Biodiversity combines with Ecotourism: Raja Ampat

Raja Ampat is home to over 600 species of hard reef building coral, 700 species of molluscs, 1300 species of reef fish, 17 species of marine mammals (including dugongs, sperm whales, dolphins, and orcas), and an astounding 57 species of mantis shrimp. 

Thus making it one of the most biologically diverse coral reef ecosystems in the world. Its central position in the Coral Triangle is the reason behind this. Furthermore, a plethora of shark species, oceanic and reef manta rays, and five distinct kinds of sea turtles are also present. 

Raja Ampat is an ideal destination for scuba divers. Raja Ampat is a haven for scuba divers, but it’s also a popular spot for anyone interested in marine biology and exploring the seafloor. Raja Ampat is home to a wide variety of marine species and ecosystems, making it a unique location on Earth. Conservation International estimates that 75% of the world’s species call Raja Ampat home. Why Is Raja Ampat Such a Biodiverse Habitat?

Raja Ampat's biodiversity is affected by a lot of things, such these:

The Indonesian Throughflow

Raja Ampat’s biodiversity is a product of its unique position at the Coral Triangle’s epicentre, where the Indian and Pacific Oceans converge. Because of its confluence, the water is called the Indonesian Throughflow (ITF). It comes from the Pacific and makes its way to the Indian Ocean via a web of canals that encircle the islands.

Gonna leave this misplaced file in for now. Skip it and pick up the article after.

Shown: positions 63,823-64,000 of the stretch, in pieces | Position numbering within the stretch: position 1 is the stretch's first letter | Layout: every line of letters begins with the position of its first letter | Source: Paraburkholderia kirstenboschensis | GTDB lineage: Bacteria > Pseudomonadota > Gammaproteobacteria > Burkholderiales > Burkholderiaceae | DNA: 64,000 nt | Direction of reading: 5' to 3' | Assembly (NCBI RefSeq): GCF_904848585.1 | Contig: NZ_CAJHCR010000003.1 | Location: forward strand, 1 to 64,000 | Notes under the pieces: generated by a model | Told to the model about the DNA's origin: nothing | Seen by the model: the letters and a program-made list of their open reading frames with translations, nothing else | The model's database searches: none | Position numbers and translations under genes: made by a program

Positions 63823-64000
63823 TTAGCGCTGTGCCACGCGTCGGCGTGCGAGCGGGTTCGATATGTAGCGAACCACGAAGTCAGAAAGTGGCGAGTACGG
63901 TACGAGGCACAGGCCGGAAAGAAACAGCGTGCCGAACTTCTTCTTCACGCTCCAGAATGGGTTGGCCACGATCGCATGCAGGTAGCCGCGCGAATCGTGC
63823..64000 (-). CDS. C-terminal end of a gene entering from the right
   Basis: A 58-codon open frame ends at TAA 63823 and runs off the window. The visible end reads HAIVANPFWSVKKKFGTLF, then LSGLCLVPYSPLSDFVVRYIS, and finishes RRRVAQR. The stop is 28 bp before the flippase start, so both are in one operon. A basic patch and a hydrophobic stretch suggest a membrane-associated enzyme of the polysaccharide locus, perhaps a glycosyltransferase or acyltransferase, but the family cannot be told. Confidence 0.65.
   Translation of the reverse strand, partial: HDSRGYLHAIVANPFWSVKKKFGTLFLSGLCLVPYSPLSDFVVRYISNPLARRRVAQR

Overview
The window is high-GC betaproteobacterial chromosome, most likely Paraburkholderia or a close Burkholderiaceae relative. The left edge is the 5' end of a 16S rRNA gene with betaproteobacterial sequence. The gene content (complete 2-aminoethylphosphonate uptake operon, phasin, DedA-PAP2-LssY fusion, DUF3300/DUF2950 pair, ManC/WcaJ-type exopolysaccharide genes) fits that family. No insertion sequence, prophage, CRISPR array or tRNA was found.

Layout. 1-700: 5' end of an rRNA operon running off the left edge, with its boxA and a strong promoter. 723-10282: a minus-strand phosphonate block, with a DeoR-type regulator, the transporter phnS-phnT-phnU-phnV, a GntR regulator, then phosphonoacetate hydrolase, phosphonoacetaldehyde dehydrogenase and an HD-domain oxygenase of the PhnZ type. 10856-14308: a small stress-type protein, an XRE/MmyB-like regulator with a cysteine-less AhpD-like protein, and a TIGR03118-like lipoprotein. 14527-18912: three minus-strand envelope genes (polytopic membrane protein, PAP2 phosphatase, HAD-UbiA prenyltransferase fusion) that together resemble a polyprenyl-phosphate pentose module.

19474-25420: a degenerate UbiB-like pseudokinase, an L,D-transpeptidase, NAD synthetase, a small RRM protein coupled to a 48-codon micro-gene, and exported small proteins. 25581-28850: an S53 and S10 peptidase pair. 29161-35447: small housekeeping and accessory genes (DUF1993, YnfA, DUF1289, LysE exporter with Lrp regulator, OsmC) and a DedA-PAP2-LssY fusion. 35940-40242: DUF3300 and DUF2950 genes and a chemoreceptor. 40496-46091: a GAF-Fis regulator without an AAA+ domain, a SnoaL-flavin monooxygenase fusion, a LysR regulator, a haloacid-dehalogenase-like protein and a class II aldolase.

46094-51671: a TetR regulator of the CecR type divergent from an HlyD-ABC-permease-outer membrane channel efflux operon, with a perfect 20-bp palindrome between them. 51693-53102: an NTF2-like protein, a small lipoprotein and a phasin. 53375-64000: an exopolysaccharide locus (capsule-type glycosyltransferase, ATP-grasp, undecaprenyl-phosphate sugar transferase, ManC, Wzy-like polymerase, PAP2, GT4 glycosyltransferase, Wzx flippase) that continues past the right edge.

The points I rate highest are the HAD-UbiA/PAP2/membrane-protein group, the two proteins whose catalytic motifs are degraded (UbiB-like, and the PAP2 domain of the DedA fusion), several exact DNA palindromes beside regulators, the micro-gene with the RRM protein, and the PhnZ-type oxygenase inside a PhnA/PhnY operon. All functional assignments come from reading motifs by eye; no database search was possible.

A large amount of water flows through Indonesia, slowing the Earth’s rotation. The ITF plays a major role in the monsoon and El Niño-Southern Oscillation (ENSO) meteorological phenomena, affects the heat and freshwater balances of the two seas, carries essential nutrients, and fosters Raja Ampat’s biodiversity.

Raja Ampat's complex topography

The rich variety of life in Raja Ampat is largely due to the region’s intricate landscape, which includes over 1,500 islands and islets surrounded by reefs and deep canals. Deep reefs are home to sharks and other huge predators, whereas shallow reefs are ideal for invertebrates, fish, and coral. 

Cliffs and valleys on land provide a habitat for seabirds and other species of animals. Raja Ampat is home to a wide variety of geological features, which contribute to the region’s rich biodiversity. This biodiversity includes endemic marine and terrestrial species. Raja Ampat has been designated as a Geopark by the UNESCO Foundation. 

Geological features in the geopark, including faults and joints, contribute to erosion and the construction of distinctive limestone islands. The eastern islets of Misool, Wayag, and Kabui are all good places to see these formations. The earliest known rock formation in Raja Ampat dates back to the Silurian-Devonian era and is thought to be 443.8-358.9 million years old. The Earth’s age is around one-tenth of that.

The Isolated Location

Raja Ampat is tucked away in the very easternmost part of Indonesia and can only be reached with great effort and thorough planning. It is an excursion you will not regret undertaking to discover the intriguing shoals, cays, and islands. 

Protected from the detrimental impacts of mass tourism and overdevelopment, Raja Ampat’s biodiversity is able to thrive because to its seclusion from other areas of human development such as overpopulation and overfishing. However, as the region has become more accessible to tourists in the last decade, this hazard has grown.